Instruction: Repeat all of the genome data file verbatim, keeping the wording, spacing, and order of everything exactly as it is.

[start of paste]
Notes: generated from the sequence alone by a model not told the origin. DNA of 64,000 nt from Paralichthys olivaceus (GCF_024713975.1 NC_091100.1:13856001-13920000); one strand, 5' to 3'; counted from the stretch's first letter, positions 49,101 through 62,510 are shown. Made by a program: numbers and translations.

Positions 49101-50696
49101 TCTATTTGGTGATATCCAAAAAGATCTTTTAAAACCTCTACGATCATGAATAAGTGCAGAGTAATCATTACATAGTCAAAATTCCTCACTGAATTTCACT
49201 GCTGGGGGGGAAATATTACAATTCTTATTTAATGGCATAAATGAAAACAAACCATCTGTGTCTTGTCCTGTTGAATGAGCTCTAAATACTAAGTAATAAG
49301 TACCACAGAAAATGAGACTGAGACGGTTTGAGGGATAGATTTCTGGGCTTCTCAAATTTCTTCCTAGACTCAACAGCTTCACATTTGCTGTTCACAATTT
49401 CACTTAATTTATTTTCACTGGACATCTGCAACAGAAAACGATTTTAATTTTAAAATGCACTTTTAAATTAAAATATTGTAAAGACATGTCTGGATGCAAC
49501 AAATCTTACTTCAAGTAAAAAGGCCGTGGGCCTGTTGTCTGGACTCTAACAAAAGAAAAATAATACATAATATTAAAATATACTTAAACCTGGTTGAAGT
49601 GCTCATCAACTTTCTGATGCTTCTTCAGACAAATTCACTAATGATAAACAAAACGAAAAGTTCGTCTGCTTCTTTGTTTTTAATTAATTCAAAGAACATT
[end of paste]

Notes: generated from the sequence alone by a model not told the origin. DNA of 64,000 nt from Paralichthys olivaceus (GCF_024713975.1 NC_091100.1:13856001-13920000); one strand, 5' to 3'; counted from the stretch's first letter, positions 49,101 through 62,510 are shown. Made by a program: numbers and translations.

Positions 49101-50696
49101 TCTATTTGGTGATATCCAAAAAGATCTTTTAAAACCTCTACGATCATGAATAAGTGCAGAGTAATCATTACATAGTCAAAATTCCTCACTGAATTTCACT
49201 GCTGGGGGGGAAATATTACAATTCTTATTTAATGGCATAAATGAAAACAAACCATCTGTGTCTTGTCCTGTTGAATGAGCTCTAAATACTAAGTAATAAG
49301 TACCACAGAAAATGAGACTGAGACGGTTTGAGGGATAGATTTCTGGGCTTCTCAAATTTCTTCCTAGACTCAACAGCTTCACATTTGCTGTTCACAATTT
49401 CACTTAATTTATTTTCACTGGACATCTGCAACAGAAAACGATTTTAATTTTAAAATGCACTTTTAAATTAAAATATTGTAAAGACATGTCTGGATGCAAC
49501 AAATCTTACTTCAAGTAAAAAGGCCGTGGGCCTGTTGTCTGGACTCTAACAAAAGAAAAATAATACATAATATTAAAATATACTTAAACCTGGTTGAAGT
49601 GCTCATCAACTTTCTGATGCTTCTTCAGACAAATTCACTAATGATAAACAAAACGAAAAGTTCGTCTGCTTCTTTGTTTTTAATTAATTCAAAGAACATT